"Oh! papa," exclaimed Willy, "there are some birds on the towing-path of the canal, about sixty yards off; they seem to be breaking something with their beaks by knocking it against the ground; just[Pg 27] look." Yes, they are thrushes, and I can tell you what they are doing and what we shall find when we come up to the spot. We shall see several broken snail shells (Helix), which the thrushes find on the grassy slopes of the canal bank, and then bring up to the path in order to get at the animals inside the shells by breaking them against the hard ground and stones. There! as I told you, you see at least a dozen broken snail shells. I am sure the thrushes do a great deal of good by destroying both snails and young slugs, and it is a pity their labours are not more appreciated than they are. Lads in the village, and great grown men from the collieries, are continually hunting for the nests, eggs, or young of thrushes, and many other useful birds, which they wantonly destroy. Now we get on the Duke's Drive, and there, on a branch of a poplar tree, I see the great tit. Look at him; he is the king of the titmice, and he seems to know it. He is a restless fellow, like tits in general. Look at his black head and breast, white cheeks and greenish back. Now, by one of his hooked claws, he hangs suspended from a branch; now again he is clinging by both legs; see how busy he is, examining the leaves and bark in search for insects. But Major Tit is a bit of a tyrant sometimes and uses that sharp short straight bill of his with deadly effect upon some of his feathered companions, on whose heads he beats repeated blows till he cracks the skulls and eats the brains! The marsh-tit and the cole-tit are pretty common in this neighbourhood, we may often notice them in our walks.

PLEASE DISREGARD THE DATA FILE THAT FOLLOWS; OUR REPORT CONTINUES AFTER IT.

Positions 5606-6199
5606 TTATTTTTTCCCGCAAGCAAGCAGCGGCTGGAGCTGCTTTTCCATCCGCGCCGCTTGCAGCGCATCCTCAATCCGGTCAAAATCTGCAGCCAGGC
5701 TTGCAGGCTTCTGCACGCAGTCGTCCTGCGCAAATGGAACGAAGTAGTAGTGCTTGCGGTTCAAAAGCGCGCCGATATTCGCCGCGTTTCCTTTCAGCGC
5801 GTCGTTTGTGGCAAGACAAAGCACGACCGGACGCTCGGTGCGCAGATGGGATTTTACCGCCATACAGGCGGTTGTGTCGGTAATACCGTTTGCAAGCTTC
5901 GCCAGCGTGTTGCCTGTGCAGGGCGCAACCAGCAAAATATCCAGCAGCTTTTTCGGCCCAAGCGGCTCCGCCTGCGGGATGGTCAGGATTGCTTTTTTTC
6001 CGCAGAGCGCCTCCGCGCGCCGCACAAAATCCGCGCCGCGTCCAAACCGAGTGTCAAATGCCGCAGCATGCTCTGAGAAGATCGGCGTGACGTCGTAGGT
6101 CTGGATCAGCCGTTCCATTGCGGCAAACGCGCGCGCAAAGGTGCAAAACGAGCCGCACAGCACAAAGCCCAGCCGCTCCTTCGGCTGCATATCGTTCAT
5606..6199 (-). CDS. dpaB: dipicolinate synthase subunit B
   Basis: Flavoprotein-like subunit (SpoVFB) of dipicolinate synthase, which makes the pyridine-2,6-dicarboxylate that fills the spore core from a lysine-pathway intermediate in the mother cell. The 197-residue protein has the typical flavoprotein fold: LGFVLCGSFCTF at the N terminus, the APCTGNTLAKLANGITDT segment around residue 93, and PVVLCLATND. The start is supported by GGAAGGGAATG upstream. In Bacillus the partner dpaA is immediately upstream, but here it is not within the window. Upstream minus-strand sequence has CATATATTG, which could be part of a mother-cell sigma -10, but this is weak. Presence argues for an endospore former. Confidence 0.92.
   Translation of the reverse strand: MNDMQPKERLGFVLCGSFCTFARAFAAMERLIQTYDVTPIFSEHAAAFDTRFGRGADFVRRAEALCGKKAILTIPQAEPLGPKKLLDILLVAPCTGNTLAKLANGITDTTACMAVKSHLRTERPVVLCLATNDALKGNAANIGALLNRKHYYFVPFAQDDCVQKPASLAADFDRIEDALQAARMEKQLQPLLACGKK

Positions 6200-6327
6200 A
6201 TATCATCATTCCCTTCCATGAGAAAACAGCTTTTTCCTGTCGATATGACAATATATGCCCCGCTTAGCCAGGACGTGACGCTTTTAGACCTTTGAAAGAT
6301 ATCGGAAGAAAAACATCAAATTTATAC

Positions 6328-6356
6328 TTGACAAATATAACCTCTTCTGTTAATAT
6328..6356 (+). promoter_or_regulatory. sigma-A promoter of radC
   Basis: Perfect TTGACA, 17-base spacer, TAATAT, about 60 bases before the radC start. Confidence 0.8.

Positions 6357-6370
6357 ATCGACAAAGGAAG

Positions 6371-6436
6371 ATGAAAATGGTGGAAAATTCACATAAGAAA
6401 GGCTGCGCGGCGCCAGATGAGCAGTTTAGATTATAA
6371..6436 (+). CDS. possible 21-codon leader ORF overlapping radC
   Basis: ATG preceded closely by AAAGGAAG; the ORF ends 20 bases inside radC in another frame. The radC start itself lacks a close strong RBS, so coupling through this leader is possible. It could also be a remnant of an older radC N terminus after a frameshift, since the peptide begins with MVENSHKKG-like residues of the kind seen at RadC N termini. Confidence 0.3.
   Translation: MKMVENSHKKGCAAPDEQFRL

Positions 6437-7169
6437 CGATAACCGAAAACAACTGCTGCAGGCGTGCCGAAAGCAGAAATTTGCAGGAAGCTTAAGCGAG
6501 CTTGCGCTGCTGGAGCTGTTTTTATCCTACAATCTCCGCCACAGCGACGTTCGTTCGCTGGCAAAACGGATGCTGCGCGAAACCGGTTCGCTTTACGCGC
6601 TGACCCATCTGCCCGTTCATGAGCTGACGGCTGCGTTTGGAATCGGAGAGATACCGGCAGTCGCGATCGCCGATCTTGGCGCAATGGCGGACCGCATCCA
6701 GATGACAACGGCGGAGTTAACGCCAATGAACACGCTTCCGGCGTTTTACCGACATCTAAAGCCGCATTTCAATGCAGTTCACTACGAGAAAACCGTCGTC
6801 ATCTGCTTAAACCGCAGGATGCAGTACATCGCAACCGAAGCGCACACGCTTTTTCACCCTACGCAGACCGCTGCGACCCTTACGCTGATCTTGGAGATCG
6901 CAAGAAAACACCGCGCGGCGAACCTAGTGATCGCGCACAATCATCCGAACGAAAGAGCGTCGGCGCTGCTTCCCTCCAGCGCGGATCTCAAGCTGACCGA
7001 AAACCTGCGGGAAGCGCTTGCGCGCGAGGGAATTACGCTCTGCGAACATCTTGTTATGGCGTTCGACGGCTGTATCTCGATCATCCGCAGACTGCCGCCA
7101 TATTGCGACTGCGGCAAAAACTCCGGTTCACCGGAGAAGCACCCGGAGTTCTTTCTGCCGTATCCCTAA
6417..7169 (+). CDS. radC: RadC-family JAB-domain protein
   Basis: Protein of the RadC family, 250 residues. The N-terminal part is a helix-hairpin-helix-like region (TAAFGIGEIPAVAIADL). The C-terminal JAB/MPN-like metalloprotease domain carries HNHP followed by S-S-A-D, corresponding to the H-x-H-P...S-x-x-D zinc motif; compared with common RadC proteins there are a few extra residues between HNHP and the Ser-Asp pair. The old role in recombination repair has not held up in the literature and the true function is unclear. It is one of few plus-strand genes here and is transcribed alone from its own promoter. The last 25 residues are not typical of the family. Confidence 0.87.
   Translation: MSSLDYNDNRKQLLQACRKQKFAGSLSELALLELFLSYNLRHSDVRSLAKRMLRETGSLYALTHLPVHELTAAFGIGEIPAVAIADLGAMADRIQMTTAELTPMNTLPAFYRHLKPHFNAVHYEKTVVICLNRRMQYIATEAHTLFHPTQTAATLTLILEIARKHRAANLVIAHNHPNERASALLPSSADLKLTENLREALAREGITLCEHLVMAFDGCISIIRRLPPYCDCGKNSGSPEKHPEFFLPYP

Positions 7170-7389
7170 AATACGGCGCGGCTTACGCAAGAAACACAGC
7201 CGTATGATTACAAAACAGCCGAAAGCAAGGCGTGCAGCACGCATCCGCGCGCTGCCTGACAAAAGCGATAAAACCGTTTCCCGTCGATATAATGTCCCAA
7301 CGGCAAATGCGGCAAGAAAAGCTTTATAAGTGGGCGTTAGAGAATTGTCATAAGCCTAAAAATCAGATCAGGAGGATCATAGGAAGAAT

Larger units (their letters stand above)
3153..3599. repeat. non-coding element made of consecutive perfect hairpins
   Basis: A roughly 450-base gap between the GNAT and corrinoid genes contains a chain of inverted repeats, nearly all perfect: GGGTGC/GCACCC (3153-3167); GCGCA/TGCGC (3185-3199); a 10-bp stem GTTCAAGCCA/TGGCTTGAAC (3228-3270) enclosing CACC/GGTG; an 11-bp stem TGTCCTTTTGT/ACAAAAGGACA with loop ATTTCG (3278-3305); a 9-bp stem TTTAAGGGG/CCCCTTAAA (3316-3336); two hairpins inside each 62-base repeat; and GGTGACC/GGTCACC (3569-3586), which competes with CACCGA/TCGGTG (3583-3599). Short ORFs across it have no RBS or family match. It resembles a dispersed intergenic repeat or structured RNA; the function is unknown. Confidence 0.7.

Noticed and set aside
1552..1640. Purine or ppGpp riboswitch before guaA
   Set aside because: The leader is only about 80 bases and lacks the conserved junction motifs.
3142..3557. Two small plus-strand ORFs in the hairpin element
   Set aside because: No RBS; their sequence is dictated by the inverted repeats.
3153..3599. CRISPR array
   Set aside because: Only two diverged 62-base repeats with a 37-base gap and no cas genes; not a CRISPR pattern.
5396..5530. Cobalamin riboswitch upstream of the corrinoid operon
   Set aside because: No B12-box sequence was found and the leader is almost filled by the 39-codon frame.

If Willy were to get over the hedge with his net and[Pg 28] dip it amongst the weeds of the pool, I dare say he will succeed in catching a few water-insects, which he can put in his bottle and bring to me. Of course the boy was delighted at the idea of dabbling with his net in the water—boys generally get immense fun from such amusement, and their clothes frequently not a little dirt. A weedy pond is a grand place for naturalists, and various are the beautiful and strange forms of animal life which are found there. Dipping amongst the duckweed and water-crowfoot is always attended with numerous captures, and Willy's bottle was soon full of active little creatures. Let us see what it contains. A large beetle is very conspicuous amongst the contents, now rushing to the top of the water, now sinking to the bottom, scattering far and wide the tiny water-fleas, and other little creatures by the strong and rapid movements of his swimming legs. This is the great water beetle; we will sit down on this clump of poplar tree by the side of the road, and take the beetle out and examine him; we must take care he does not bite our fingers as we hold him, for his jaws are powerful and sharp. Mr. Dyticus, for that is his learned name—from a Greek word which means "fond of diving"—is one of the most voracious of water-insects, but let us first examine his form. You see it is well adapted for the kind of life the beetle leads; look at that long oar-shaped pair of feet, what a broad fringe of hairs besets them, how admirably fitted they are for swimming; the wing-covers are smooth and glossy, without any furrows; by this I know the specimen to be a male, for the wing-covers of the female are furrowed.[Pg 29] The structure of the forefeet is very curious; you observe its under portion forms a broad circular shield, covered with a number of sucking-cups, two or three being much larger than the rest; by means of these sucking-cups the beetle can attach itself securely to any object it wishes. The wings are large and strong, and situated, as in all the beetle tribe, under the horny wing-covers. I will put this bit of stick near his mouth; there, Jack, you see his strong jaws, and great use he can make of them I can tell you. If Willy were to put one of these beetles into his aquarium with his favourite sticklebacks, he would soon have cause to lament the untimely loss of some of them; woe betide the unfortunate fish or newt that is once caught by the strong jaws of this fresh-water tyrant! I have seen Mr. Dyticus rush upon a full-grown newt, and no twistings and writhings could free the victim from the fatal embrace. They will attack young gold and silver fish, and Mr. Frank Buckland has told us of the sad havoc these water-beetles do to young salmon, as witnessed by himself in a pond in Ireland. The forefeet you see are strong but small; the beetle uses them as claws in seizing its prey and conveying it to the mouth. A young and tender fish, you can easily imagine, Mr. Dyticus would very readily devour, but he will attack beetles as large and even larger than himself, seizing them on the under side where the head joins the body, the only soft place in a beetle. Dr. Burmeister, a naturalist who paid great attention to insects, tells us that he once kept a beetle related to the great water-beetle, and saw it devour two frogs in the space of[Pg 30] forty hours. After the eggs are laid, which always takes place in the water, the larvæ are hatched in about a fortnight. In time—I do not know how long—these larvæ grow to the size of about two inches in length, and queer fellows they are, and very voracious and formidable-looking. Now, Willy, lend me your net, and I dare say we shall soon secure a specimen. What have we here? how the pond swarms with water-fleas! Oh! here is a treasure! What can it be? a long animated thread of glass—we will put it into a bottle by itself and I will tell you about it afterwards. Splash goes the net again, but no water-beetle larvæ. Never mind; what does the child's songbook say—